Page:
George Mason University, which has been at the forefront of establishing a track in higher education for RPA, has added a Board of Advisors that will guide its RPA initiative. The board will include several individuals who achieved some notoriety in the nascent RPA space, including Gerard Badorrek, the former CFO of the U.S. government’s General Services Administration (GSA). In that role, combined with his sponsorship of the GSA’s RPA Community of Practice, Badorrek oversaw the prioritization of automation in the U.S. federal government and a vast expansion in the use of RPA by federal agencies.
He will be joined on the advisory board by some of the most respected RPA pioneers in the public sector including Ian Barkin, co-founder of Symphony Ventures, a leading RPA consultancy firm, and co-author of the book “Intelligent Automation: Welcome to the World of Hyperautomation”; Anthony Fung, CEO and founder of Amplitude9 and former Deputy Secretary of Technology for Virginia; Bobby Patrick, chief marketing officer at UiPath; and Jim Walker, senior vice president of Public Sector at Roboyo, who led “first in government” RPA deployment at the National Aeronautics and Space Administration.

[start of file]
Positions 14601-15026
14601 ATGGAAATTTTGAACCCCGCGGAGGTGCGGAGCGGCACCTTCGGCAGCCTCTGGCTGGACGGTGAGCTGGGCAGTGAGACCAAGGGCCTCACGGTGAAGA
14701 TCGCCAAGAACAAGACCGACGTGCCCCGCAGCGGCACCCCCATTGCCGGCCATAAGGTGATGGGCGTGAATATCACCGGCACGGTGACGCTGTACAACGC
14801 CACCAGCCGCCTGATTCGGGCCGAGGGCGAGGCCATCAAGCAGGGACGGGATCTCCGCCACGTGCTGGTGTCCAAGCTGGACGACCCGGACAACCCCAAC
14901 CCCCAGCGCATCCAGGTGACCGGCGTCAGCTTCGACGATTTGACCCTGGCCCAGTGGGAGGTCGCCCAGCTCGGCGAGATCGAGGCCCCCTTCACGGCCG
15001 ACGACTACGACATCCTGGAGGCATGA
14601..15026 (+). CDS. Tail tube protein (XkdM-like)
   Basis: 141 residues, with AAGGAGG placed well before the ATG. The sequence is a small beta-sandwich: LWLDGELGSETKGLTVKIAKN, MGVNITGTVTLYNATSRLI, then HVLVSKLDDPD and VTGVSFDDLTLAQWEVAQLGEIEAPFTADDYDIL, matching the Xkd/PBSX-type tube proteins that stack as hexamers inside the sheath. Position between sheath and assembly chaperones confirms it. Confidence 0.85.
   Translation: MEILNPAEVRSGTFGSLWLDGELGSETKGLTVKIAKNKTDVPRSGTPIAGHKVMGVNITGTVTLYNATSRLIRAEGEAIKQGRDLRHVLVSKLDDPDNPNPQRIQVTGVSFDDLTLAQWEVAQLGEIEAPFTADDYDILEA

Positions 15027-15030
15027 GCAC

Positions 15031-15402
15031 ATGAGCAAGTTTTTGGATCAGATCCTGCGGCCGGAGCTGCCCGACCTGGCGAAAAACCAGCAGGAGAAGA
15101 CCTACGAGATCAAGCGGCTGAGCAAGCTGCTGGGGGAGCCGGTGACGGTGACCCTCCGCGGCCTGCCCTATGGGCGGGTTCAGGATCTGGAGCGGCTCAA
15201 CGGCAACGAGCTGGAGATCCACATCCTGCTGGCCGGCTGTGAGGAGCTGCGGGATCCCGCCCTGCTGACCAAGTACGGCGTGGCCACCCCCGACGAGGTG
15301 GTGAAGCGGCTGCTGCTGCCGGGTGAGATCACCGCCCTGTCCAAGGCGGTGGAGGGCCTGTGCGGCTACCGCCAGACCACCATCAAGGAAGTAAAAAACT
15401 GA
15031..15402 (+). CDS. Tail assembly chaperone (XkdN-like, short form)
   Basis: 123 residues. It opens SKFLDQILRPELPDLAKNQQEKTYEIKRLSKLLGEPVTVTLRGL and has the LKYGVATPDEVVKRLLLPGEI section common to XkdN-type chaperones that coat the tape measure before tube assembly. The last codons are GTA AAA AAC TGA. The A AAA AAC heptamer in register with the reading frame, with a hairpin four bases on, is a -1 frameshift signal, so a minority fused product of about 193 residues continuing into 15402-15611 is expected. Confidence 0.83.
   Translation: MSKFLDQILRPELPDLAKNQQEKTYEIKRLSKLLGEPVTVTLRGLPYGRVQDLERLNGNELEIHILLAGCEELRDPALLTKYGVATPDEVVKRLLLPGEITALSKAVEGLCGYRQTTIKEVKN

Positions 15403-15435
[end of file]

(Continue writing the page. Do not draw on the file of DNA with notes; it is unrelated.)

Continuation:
George Mason, given its Washington, D.C. location, has long geared its academic programs to focus on government. Its Center for Business Civic Engagement this year launched an initiative to examine how RPA has made government more effective. The advisory board will help guide the efforts of George Mason’s academic study of RPA and automation.
“We continue to build momentum and strengthen the Initiative to better harness software automation technology and innovation for public sector institutions and end routine and tedious jobs of employees, so their time can be focused on higher value work,” RPA Initiative co-founder Dorin Munteanu, commented on announcing the board. He continued, “our Initiative is privileged to benefit from the experience, creativity and vision of these accomplished individuals and together we will ensure the vision of becoming the prominent institution for the study of automation’s complexities and its ramifications on society.”